Father Jerome grew up in the city. In school, he would explore the realms of perfection revealed by music and mathematics. He preferred the lives of the saints to the earthy exploits of his classmates on the sports grounds. He was a solitary boy but content in his world of ideas and abstraction. In the seminary he excelled in philosophy and theology, and a career as an academic, or maybe even the Curia, seemed to await him.
No one's surprise could have been greater than Father Jerome's when he was posted to a lonely parish in the wind-swept hills. Where was Aquinas when Father Jerome heaved one muddy boot after another to visit a sick shepherd in his hovel? What chance had Palestrina among jostling, mischievous choirboys who could scarcely read their schoolbooks, let alone music? But Father Jerome found strength in the faith that his great learning told him was true. The months became seasons, the seasons years, and Father Jerome grew to love his simple people just as they loved him. He smiled when they ploughed carefully around a patch in a field so as not to disturb the fairies who lived there. He blessed their lambs against the evil eye. He knew the Lord was a man who worked with His hands, who came from people like this, and He would understand. Even if the country folks' heads were full of magical creatures, their hearts remained open to God's love.
Father Jerome was walking to a dying woman's house when he first heard the voice. “I can see you, Father Jerome, but you can't see me”. Father Jerome was no stranger to pranks. How often had he left the school and found that a toad had taken up residence in his hat? He would join in the laughter and solemnly name the toad after the conspiracy's ringleader. But this was different. The speech seemed to come from everywhere but nowhere. It whispered with an aetherial hollowness as if it was the voice of the mist itself. His duties and the darkness precluded investigation, so Father Jerome continued down the winding track, a puzzled frown creasing his brow.
The old woman's struggle ended late in the night, and it was nearly dawn when Father Jerome returned home. When she arrived for burial two days hence, he would place her rosary beads around her rough cold fingers and pretend not to notice the three stones and a feather secreted in her mouth. Weariness overcame him and he sat down to doze before first Mass. But then that same voice: “I can see you, Father Jerome, but you can't see me”. Father Jerome sat up startled. No, nobody but he was in that still and austere house. Had he been dreaming?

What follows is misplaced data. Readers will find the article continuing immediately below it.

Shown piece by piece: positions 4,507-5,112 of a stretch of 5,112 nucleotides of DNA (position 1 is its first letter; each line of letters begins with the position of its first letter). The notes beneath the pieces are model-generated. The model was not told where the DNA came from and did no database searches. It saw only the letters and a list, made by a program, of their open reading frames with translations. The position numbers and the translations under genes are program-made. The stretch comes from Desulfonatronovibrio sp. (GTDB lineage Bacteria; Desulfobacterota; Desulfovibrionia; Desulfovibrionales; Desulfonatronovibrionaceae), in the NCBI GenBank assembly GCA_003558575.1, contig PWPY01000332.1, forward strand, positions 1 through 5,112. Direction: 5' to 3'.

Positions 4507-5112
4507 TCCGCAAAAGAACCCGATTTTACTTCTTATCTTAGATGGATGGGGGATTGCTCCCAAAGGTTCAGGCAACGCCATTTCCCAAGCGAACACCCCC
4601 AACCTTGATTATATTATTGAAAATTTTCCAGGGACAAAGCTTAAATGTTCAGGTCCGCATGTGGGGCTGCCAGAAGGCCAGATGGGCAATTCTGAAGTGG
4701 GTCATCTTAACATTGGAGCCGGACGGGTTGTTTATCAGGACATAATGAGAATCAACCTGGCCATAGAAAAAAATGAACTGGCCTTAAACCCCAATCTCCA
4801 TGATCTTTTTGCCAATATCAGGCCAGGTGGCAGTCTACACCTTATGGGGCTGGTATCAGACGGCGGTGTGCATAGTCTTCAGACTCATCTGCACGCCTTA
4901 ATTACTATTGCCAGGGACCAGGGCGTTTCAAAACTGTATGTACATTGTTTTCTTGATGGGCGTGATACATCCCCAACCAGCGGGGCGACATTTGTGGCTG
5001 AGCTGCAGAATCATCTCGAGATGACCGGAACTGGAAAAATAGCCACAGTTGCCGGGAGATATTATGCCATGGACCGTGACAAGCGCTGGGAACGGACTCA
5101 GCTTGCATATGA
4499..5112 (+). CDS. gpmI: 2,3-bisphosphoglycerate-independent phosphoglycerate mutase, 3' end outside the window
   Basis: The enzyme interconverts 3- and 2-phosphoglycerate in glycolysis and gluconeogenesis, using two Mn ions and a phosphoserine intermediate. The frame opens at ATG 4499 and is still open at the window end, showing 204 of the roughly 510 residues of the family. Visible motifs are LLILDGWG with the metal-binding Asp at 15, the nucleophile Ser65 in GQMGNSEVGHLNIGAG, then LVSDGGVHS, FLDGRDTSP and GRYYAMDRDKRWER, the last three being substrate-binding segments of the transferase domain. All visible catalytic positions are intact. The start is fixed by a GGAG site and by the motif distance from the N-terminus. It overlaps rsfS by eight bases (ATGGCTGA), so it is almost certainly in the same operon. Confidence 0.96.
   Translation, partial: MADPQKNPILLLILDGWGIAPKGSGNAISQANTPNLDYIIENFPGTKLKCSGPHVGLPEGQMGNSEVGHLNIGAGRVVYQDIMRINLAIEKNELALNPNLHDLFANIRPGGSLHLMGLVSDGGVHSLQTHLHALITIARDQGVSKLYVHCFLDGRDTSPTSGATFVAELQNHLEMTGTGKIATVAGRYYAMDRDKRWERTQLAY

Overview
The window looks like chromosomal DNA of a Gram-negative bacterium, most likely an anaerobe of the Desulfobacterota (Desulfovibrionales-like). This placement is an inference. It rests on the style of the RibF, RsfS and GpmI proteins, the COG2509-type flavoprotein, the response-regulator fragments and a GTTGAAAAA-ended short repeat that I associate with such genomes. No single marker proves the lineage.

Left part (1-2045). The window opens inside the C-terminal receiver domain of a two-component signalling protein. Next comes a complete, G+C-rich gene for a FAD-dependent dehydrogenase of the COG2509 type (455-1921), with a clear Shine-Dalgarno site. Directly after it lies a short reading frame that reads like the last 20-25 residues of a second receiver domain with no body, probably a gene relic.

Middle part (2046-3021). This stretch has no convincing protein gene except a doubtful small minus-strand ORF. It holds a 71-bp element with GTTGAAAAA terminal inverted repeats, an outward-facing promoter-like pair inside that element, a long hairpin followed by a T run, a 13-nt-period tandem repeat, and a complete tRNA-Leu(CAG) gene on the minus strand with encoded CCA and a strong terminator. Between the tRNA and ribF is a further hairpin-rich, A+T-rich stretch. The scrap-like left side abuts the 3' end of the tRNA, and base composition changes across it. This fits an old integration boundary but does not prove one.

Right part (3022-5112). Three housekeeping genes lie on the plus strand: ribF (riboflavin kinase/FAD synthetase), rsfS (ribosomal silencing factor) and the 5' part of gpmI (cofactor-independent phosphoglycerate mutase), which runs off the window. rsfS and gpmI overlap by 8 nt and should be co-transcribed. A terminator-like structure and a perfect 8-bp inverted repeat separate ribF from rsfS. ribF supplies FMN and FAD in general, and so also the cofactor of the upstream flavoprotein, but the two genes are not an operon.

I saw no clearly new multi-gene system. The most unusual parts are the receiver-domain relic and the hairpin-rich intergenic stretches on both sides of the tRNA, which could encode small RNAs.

As Father Jerome went through his day's work and devotions, the voice followed him. Anxiety seeped into his usually placid being. Was he ill? Why did nobody else seem to hear it? Was God taunting him, mocking some part of Father Jerome's mind that disdained the humble faith of his flock? Prayer brought no answer or respite, and Father Jerome began to despair at the thought of his torment continuing.
That evening, exhausted, he merely poked at his frugal supper and retired early. Despite his weariness, sleep eluded him as he waited, dreading the return of that voice. And return it did. Father Jerome closed his eyes, tried to turn his thoughts to the glories of high reason and not admit defeat to mere superstition. But the dark hours of the night can be Gethsemane for a soul thrown into doubt. Before he knew he was doing it, Father Jerome found himself speaking to something that all his learning told him could not be there.
“Who are you? Why are you tormenting me?”
A long silence filled the small bedroom. And then an answer:
“I have forgotten who I am. But you can help me be myself again”.
“I minister to the living and dying of this place” the priest cried, “How can I help one such as you?”
The chill and empty voice replied: “A soul can lose its body just as a body can lose its soul, holy man. Will you not help me to walk the earth as a body and soul again?”
Father Jerome sat bolt upright. “I am a priest, not a witch! You ask too much of me, spirit!”
“Then can you not ask Him who is almighty to do what you cannot?”
The sharp answer in Father Jerome's throat stopped short as he thought on what the voice asked. Surely God would never object to prayer? If it put to rest the spirit, or at least silenced it, well and good. And if it did not, what harm? So Father Jerome knelt down on the cold stone floor and began to pray.
As the long night wore on, Father Jerome pounded Heaven with prayer. He beseeched the Lord to hear his plea for the spirit who had visited him. He begged the Lord to forgive his arrogance and pride. He cast aside reliance on learning and books, and abandoned his very being to hope in his creator's unfathomable mercy.
As the grey tinge of the emerging day began to dispel the night, a euphoric calm settled Father Jerome's troubled breast. A profound, unshakeable reassurance touched his being, as if a strong gentle hand had caressed him. Was it a dream, or did he hear a deep voice that knew every fibre of his being say “Well done my son, your faith is precious to me”? And prostrate on the stone floor, Father Jerome fell into a deep dreamless sleep.
The insistent knocking of the village woman who cooked and cleaned for him woke Father Jerome. Startled, he stood up to answer the door, the night's events a confused collage of memories. But a sound made him turn around. Looking at the bed, not daring to credit what his eyes saw, he pulled back the thin blanket. And there, curled up in the golden light of the rising sun, was the perfect form of a boy, no more than twelve years old.
Ladies and gentlemen of the jury, that concludes the case for the defence.